What does it mean to be "Spiritual but not Religious"?
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25-09-2017, 06:46 PM
RE: What does it mean to be "Spiritual but not Religious"?
(23-09-2017 06:04 PM)Aegon Wrote:  So, if you've made it this far, it's time for you to tell me; am I spiritual?

You are if you say so, I suppose.

"Spiritual", to me, implies a belief in something called "a spirit".

While I can readily understand "spirit" as any of a number of particular combinations of emotions,
I am hard pressed to imagine what "a spirit" might be, other than just that: something imaginary.

--
Dr H

"So, I became an anarchist, and all I got was this lousy T-shirt."
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26-09-2017, 05:07 AM (This post was last modified: 26-09-2017 05:23 AM by Deltabravo.)
RE: What does it mean to be "Spiritual but not Religious"?
(23-09-2017 06:04 PM)Aegon Wrote:  Okay, I don't really use the word "spiritual." I did so in my intro post because I thought it would be easier than explaining everything I currently believe. So I'm just going to do that, and if you think that's spiritual, then so be it. I certainly do not believe in angels and fairies, and I find it pretty hypocritical that atheists who suffer the most from false labels being put on us by non-atheists are ready to do that to others. I used to be a nihilistic type atheist. But I've been through a number of things despite my young age, including substance abuse/dependency and a couple of organ failures (well, it was both kidneys). So I had to reason with myself, and look a little deeper at things, because I felt pretty bad. (I should mention that I was incredibly lucky and got a transplant from a relative only after 7 months on dialysis.) I was too far removed from the Abrahamic religions for that to be an option, they were ridiculous to me. (Funny enough, they're actually more ridiculous now that I am more "spiritual.")

Also, some acid may or may not have gone into making these conclusions. But it's not as if I'm the first to think them. Far from it. And I have no issue with you thinking I'm stupid or loony for thinking them, I'm not trying to convince anybody at all of anything really.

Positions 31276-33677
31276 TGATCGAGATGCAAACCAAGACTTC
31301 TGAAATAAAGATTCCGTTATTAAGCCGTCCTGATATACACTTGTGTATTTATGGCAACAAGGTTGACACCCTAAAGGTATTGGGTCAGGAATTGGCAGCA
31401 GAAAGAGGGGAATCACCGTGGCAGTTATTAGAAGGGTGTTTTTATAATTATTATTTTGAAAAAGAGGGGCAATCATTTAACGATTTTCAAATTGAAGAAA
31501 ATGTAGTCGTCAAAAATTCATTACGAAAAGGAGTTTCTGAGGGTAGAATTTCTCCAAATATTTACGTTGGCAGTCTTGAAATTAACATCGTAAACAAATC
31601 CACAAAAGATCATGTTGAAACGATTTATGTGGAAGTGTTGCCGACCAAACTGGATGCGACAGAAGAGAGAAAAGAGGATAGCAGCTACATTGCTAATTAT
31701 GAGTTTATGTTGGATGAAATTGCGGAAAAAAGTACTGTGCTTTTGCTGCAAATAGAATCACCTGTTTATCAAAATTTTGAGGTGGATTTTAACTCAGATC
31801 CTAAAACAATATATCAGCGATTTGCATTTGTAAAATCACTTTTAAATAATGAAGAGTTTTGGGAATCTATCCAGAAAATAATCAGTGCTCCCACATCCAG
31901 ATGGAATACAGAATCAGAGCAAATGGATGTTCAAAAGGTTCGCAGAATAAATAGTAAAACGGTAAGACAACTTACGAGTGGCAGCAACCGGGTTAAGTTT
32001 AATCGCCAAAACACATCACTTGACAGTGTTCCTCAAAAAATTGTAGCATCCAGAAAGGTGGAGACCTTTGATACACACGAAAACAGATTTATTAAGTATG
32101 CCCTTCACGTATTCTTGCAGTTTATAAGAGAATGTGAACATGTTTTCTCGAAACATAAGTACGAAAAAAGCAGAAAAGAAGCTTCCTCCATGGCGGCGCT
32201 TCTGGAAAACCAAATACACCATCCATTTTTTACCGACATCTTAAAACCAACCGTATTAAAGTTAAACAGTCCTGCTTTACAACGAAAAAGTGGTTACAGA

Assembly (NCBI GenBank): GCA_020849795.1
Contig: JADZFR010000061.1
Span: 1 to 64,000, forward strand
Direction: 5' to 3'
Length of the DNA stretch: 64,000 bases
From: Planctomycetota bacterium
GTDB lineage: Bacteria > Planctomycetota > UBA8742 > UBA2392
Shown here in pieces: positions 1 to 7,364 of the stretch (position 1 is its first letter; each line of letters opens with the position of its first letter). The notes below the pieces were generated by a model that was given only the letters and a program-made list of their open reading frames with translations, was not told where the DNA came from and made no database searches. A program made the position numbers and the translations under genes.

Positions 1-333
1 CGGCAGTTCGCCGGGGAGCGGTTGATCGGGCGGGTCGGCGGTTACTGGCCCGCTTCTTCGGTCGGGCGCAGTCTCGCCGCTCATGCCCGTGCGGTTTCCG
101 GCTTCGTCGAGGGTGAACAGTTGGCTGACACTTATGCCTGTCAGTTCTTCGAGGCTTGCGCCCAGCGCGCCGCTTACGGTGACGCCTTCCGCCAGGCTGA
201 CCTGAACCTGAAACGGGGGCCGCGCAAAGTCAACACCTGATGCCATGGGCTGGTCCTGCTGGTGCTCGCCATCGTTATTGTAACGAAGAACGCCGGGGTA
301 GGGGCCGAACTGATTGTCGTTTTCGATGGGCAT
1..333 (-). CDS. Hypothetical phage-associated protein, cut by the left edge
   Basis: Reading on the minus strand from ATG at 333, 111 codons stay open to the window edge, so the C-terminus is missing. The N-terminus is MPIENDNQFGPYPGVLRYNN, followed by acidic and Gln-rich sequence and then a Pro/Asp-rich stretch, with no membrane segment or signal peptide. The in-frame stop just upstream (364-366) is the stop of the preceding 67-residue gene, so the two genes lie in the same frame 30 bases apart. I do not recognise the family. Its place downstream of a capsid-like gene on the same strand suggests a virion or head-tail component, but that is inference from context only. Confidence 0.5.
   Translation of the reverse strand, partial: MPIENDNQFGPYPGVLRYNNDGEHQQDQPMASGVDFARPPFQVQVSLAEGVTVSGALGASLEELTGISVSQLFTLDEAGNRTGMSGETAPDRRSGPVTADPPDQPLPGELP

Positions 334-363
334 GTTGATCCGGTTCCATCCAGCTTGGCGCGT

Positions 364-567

I see discussion about immortality. We are immortal. All we know and ever will know is life. When we die, our consciousness ceases to be, and we won't know any better. All we have known, know, and ever will know is life. So I would argue that I do in fact live forever, because I won't exist to realize I don't.

But that's quite difficult to think of because it's hard to imagine not being, and it bothers a fuckton of people. It bothers me for sure. We're constantly looking for security in our lives, so we obviously want to know that it's not all for naught, that our deeds and our experiences won't just disappear with us. The anxieties we harbor are always concerned with the future. Work on Monday can prevent you from feeling good on a Sunday afternoon. Even if you're nervous about something you're presently doing, the reason you're nervous is because of what could happen in the future (perhaps the very, very near future) because of what you're currently doing. So if we have such anxiety about the future, and we look to stabilize it as best we can, then people are largely going to look for a reason to look forward to it instead of dread it. Hence religious belief. I don't fault people for it, but looking for security is largely irrational. We don't like the flow of life. We want to get what we want and how we like things and we want it to stay that way, but pesky life just keeps getting in the way of that. There is nothing secure about life. As mentioned, it is going to end, and everything you've done along with it. What is the point of chasing security when what you're trying to secure cannot be secure?

Firstly, we must realize that we don't have bodies; we are bodies. Our brain is as much a part of our body as our feet are, or as my new kidney is. It is another organ serving its function. We need to realize that the "I" that we identify ourselves as doesn't exist. It's something our very advanced minds have conjured up. An identity. During a 400ug LSD trip I experienced "ego death", which is probably the most fascinating experience you could have. Looking at the world around you with the "I" removed is quite breathtaking, and, as far as I know, impossible while sober. In that moment I was experiecing life in its purest form, without the "self" getting in the way. I was living in the moment, in every sense of the term. I realized that the key to being happy and to living (relatively) stress-free is to live in the moment. Duh, right? You've heard that several times before. There's probably a sports clothing company that preaches it. But rarely do people actually try to apply it (of course, trying to live in the moment would inherently be a contradiction Wink )